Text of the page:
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Why Kerala won’t stop fishing

Fishermen can defy trawling window ban because of the way they, and the business, are organised.

Kerala fishing community, Kerala Fishermen, Fishermen Kerala, Fishermen trawling ban, Kerala trawling ban, Kerala trawlers, Indian express explained, explained Indian express Trawlers are out in defiance of the ban, and the fisherfolk have said that they would comply for only 47 days.

Kerala’s fishing community is on the warpath with the Centre, which has imposed a ban on trawling for 61 days starting June 1, and prohibited traditional fishermen using mechanised vessels from sailing beyond 12 nautical miles during the ban period.

But trawlers are out in defiance of the ban, and the fisherfolk have said that they would comply for only 47 days — beginning June 14. Traditional fishermen have gone fishing beyond 12 nautical miles, saying they have a right beyond that zone even during the ban.

fishermanWHY THE BAN?
Most species of tropical fish have a spawning period of six to seven months, with one or two important seasons. Studies have shown seasonal suspension of fishing activity by mechanised trawlers, which engage in deep sea scooping, help in conservation and management of fish resources. The objective of the ban is to protect fish wealth during the breeding of commercially important species, and to allow the growth of the young fish.

Fishing communities in various coastal regions have temporarily suspended mechanised fishing at different times in the past. However, there has been no coordination or uniformity in following the practice, leading to conflicts among states and their fishing groups. Starting 1988, the central government started to impose a uniform trawling ban, identifying two windows for cessation of fishing, one each for the country’s eastern and western coasts. All the coastal states and UTs follow the seasonal ban as per their respective Marine Fishing Regulations Acts.

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…AND 47 DAYS TO 61
The length of the ban had been 47 days until last year, even though there had been divergent views on it. In 2013, following representations from various quarters seeking a longer ban, the Department of Animal Husbandry, Dairying and Fisheries under the Ministry of Agriculture set up a technical committee to review the duration of the ban and suggest steps to conserve marine wealth. Last year, the panel recommended that the seasonal fishing ban should be for 61 days — from April 15 to June 14 on the east coast, and from June 1 to July 31 on the west. Boats of fewer than 10 horsepower engine capacity along the east coast, and those with fewer than 25 horsepower along the west coast, were exempt. Non-motorised vessels too were kept out of the purview of the ban.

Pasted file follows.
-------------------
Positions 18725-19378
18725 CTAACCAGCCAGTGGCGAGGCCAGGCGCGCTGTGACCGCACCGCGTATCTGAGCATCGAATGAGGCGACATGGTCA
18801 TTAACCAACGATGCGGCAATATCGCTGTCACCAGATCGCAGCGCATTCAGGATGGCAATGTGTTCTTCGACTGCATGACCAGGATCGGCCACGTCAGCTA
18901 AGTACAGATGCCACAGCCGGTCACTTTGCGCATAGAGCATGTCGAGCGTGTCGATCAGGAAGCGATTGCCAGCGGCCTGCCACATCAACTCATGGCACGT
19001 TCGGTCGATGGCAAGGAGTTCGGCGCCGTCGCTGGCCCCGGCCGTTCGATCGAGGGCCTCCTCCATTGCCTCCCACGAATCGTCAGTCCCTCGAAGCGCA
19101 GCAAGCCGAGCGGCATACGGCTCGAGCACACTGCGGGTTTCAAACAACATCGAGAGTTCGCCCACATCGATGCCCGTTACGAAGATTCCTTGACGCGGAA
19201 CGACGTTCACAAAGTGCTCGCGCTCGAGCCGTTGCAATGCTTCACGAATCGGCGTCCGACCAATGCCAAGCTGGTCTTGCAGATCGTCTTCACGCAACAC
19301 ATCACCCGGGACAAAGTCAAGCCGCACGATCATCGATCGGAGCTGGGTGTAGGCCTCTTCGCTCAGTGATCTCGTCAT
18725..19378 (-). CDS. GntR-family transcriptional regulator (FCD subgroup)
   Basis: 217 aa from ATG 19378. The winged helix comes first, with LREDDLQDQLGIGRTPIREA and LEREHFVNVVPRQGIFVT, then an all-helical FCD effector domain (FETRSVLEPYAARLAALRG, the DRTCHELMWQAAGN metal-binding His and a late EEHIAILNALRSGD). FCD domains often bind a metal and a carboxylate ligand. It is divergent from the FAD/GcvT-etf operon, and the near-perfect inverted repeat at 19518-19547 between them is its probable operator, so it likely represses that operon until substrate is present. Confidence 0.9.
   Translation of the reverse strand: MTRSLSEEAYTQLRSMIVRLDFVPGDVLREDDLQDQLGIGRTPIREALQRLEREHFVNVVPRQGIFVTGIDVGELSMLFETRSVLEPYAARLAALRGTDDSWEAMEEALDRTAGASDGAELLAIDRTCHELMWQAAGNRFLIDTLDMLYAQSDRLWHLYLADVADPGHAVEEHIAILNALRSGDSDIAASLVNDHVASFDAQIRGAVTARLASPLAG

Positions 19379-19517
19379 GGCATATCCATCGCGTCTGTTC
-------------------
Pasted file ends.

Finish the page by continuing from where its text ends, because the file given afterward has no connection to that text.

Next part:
About 80 per cent of the approximately 2 lakh fishermen in Kerala go out in mechanised canoes and vessels, the remaining work on trawlers. Traditional fishermen have fished beyond 12 nautical miles even during the trawling ban period. However, for the first time, the union Agriculture Ministry has ordered that traditional fishermen using mechanised vessels cannot fish beyond 12 nautical miles for the 61 days until July 31. The directive has triggered protests from the fishing community, which fears their livelihood would be affected. Other states along the eastern and western coasts have not seen similar protests mainly because traditional fishermen are fewer in those states, and are not organised like in Kerala.

Even after the ban came into effect on June 1, fishermen in mechanised boats have been out up to 30 nautical miles from the coast. On Wednesday, union Agriculture Minister Radha Mohan Singh clarified that non-mechanised boats were free from the ban; however, Kerala has only a negligible number of non-mechanised boats. Owners of trawlers, about 3,200 of which are registered in Kerala, have said they would observe the ban for only 47 days. Trawlers in other states have fallen in line with the 61-day ban.


Boat owners in Kerala say the monsoon season from June to August is when they land 60 per cent of their annual catch. Keeping away from fishing during this season would be suicidal for them. They argue that boats elsewhere in the coastal states have agreed to the ban only because they don’t get fish during these months. According to the fishermen, the Karikkadi shrimp, which is found only along the Kerala coast and which used to be a prominent item of export, is no longer caught because trawling is banned during the monsoon season.

The Congress government has said that the trawling ban would begin from the midnight of June 14, and stay for 47 days. During this period, traditional fishermen would be allowed to go fishing within 12 nautical miles. They will receive free ration rice, and financial relief of Rs 2,700. As per the 2011 Census, Kerala’s fisherfolk population is 10.02 lakh, of which 7.71 lakh live along the coast. 74,000 people are engaged in fishery-related activities. The fisherfolk contribute about 9 per cent of the gross state domestic product.

First published on: 04-06-2015 at 00:15 IST
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